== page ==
Now showing items 1-20 of 6232

    • Effects of Reading Text While Driving: A Driving Simulator Study

      Prevedouros, Panos; Miah, M. Mintu; Nathanail, Eftihia (2020-02)
      Although 47 US states make the use of a mobile phone while driving illegal, many people use their phone for texting and other tasks while driving. This research project summarized the large literature on distracted driving and compared major outcomes with those of our study. We focused on distraction due to reading text because this activity is most common. For this research project, we collected simulator observations of 203 professional taxi drivers (175 male, and 28 female) working at the same Honolulu taxi company, using the mid-range driving simulator VS500M by Virage. After a familiarization period, drivers were asked to read realistic text content relating to passenger pick up displayed on a 7-inch tablet affixed to the dashboard. The experimental scenario was simulated on a two-lane rural highway having a speed limit of 60 mph and medium traffic. Drivers needed to follow the lead vehicle under regular and text-reading conditions. The large sample size of this study provided a strong statistical base for driving distraction investigation on a driving simulator. The comparison between regular and text-reading conditions revealed that the drivers significantly increased their headway (20.7%), lane deviations (354%), total time of driving blind (352%), maximum duration of driving blind (87.6% per glance), driving blind incidents (170%), driving blind distance (337%) and significantly decreased lane change frequency (35.1%). There was no significant effect on braking aggressiveness while reading text. The outcomes indicate that driving performance degrades significantly by reading text while driving. Additional analysis revealed that important predictors for maximum driving blind time changes are sociodemographic characteristics, such as age and race, and past behavior attributes.
    • Seismicity and Stresses in the Kantishna Seismic Cluster, Central Alaska

      Burris, Lea A. (2007-12)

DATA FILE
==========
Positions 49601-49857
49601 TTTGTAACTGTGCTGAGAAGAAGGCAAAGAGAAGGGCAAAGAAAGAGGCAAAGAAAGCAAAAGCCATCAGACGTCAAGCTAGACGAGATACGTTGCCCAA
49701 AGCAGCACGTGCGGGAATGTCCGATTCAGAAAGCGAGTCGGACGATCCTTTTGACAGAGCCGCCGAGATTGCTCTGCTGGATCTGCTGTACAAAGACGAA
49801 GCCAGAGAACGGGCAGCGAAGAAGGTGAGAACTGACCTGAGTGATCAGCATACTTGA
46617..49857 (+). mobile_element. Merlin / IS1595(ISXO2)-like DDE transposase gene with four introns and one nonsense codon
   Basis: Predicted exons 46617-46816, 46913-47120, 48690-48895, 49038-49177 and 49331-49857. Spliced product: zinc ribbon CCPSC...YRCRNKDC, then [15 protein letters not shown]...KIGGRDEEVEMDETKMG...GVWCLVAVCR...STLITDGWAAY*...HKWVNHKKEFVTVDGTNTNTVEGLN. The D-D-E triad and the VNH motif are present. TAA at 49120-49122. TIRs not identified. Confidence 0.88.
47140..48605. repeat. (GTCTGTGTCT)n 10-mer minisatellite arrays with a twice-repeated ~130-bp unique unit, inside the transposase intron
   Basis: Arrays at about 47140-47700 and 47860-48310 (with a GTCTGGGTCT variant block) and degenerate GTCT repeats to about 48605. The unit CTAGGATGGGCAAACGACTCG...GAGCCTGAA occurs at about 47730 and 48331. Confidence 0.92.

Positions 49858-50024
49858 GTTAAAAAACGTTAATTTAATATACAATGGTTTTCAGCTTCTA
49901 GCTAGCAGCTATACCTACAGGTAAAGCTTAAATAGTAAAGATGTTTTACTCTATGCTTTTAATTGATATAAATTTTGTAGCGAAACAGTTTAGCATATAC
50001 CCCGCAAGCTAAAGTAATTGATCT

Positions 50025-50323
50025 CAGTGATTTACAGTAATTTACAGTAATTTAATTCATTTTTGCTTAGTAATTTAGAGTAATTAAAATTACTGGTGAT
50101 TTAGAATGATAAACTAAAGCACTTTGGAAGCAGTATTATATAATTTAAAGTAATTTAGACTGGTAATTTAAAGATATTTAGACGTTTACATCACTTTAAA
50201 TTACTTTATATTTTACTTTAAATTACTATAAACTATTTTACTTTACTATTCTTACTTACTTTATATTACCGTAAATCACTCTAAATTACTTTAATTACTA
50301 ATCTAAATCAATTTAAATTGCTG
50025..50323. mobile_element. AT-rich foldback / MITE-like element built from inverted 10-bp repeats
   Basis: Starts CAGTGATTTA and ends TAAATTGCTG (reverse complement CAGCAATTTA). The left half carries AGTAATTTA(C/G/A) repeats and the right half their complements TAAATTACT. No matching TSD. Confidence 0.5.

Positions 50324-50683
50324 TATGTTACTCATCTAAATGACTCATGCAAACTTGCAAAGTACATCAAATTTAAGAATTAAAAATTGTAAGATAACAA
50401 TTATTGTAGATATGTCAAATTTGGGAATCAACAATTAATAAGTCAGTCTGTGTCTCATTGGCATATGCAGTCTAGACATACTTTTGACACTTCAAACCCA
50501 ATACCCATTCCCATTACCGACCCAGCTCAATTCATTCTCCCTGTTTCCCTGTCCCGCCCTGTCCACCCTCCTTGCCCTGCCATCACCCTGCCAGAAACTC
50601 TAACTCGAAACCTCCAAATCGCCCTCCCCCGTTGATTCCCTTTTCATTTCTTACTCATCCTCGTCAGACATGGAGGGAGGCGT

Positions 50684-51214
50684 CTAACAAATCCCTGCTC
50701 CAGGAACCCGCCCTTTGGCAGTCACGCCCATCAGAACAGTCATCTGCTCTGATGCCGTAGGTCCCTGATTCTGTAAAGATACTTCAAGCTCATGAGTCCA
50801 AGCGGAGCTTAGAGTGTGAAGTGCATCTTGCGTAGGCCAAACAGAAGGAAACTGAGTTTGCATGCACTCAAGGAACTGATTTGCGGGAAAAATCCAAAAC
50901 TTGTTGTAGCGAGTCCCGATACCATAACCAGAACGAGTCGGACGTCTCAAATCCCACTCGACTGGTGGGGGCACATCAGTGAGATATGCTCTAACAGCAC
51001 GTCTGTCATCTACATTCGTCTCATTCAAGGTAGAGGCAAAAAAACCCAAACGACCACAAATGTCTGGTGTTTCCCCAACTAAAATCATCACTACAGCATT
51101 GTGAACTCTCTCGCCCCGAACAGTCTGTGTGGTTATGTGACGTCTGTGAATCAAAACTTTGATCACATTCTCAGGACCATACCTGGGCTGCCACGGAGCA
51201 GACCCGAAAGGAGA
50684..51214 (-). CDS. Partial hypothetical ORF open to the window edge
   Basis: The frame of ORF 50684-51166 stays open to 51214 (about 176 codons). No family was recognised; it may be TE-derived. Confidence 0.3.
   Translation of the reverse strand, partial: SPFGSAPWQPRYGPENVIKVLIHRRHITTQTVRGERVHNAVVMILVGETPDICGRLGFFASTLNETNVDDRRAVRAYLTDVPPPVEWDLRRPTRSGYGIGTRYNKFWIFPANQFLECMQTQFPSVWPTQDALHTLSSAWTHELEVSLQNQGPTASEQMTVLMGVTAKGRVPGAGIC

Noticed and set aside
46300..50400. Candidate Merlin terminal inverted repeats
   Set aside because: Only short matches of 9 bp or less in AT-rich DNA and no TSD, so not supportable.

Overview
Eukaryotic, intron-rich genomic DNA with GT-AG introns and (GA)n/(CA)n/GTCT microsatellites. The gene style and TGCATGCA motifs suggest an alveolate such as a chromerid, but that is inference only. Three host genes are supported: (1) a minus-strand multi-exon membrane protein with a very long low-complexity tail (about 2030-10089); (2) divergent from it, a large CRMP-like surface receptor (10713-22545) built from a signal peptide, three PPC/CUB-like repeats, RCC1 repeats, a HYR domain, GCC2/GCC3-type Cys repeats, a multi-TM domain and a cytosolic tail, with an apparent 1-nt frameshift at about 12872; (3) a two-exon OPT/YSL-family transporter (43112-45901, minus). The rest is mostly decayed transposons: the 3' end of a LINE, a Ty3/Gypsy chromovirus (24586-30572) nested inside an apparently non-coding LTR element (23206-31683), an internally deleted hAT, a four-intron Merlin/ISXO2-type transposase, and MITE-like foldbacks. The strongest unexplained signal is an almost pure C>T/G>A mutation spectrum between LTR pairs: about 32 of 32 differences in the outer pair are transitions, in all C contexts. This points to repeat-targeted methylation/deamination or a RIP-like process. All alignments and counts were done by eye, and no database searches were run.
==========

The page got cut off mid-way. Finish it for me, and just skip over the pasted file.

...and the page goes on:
The Kantishna Cluster is an enigmatic and energetic cluster of earthquakes located in central Alaska, just to the northwest of Mt. McKinley/Denali and adjacent to the Denali Fault. The Kantishna Cluster has no visible fault traces, and is often speculated to have a connection to the Denali Fault. The Kantishna Cluster is located at a hub of tectonic activity including Bering Block rotation to the west, bookshelf faulting to the northeast, and rotation of southern Alaska due to Pacific plate convergence to the south. The intention of this study was to broaden the knowledge base about the Kantishna Cluster and use the Mw 7.9 Denali Fault earthquake to find a relationship between the cluster and the Denali Fault Zone. Rate calculations in conjunction with z- and b-value changes show that the Denali Fault earthquake had little influence on the seismicity of the Kantishna Cluster, with the exception being the southern most portion closest to the Denali Fault. The highly variable background rate of seismicity in the Kantishna Cluster makes seeing changes in the seismicity difficult. Stress tensor inversions suggest a change in the stresses in the Kantishna Cluster; however, triangle diagram comparisons show that the pattern of earthquake mechanism types did not change. Coulomb stress change calculations predict small changes that were not observed in the data. Double difference hypocentral relocations show that the cloud of earthquakes collapses down to several distinct features. Seismicity trends resolved from hypocentral relocations made it possible to infer fault planes or planar structures in the region. The newly uncovered structures are utilized in the formation of a model involving two wedges to describe the seismicity in the Kantishna Cluster. The two wedges are being “squeezed” in opposite directions accommodating for compression across the cluster due to Pacific plate convergence.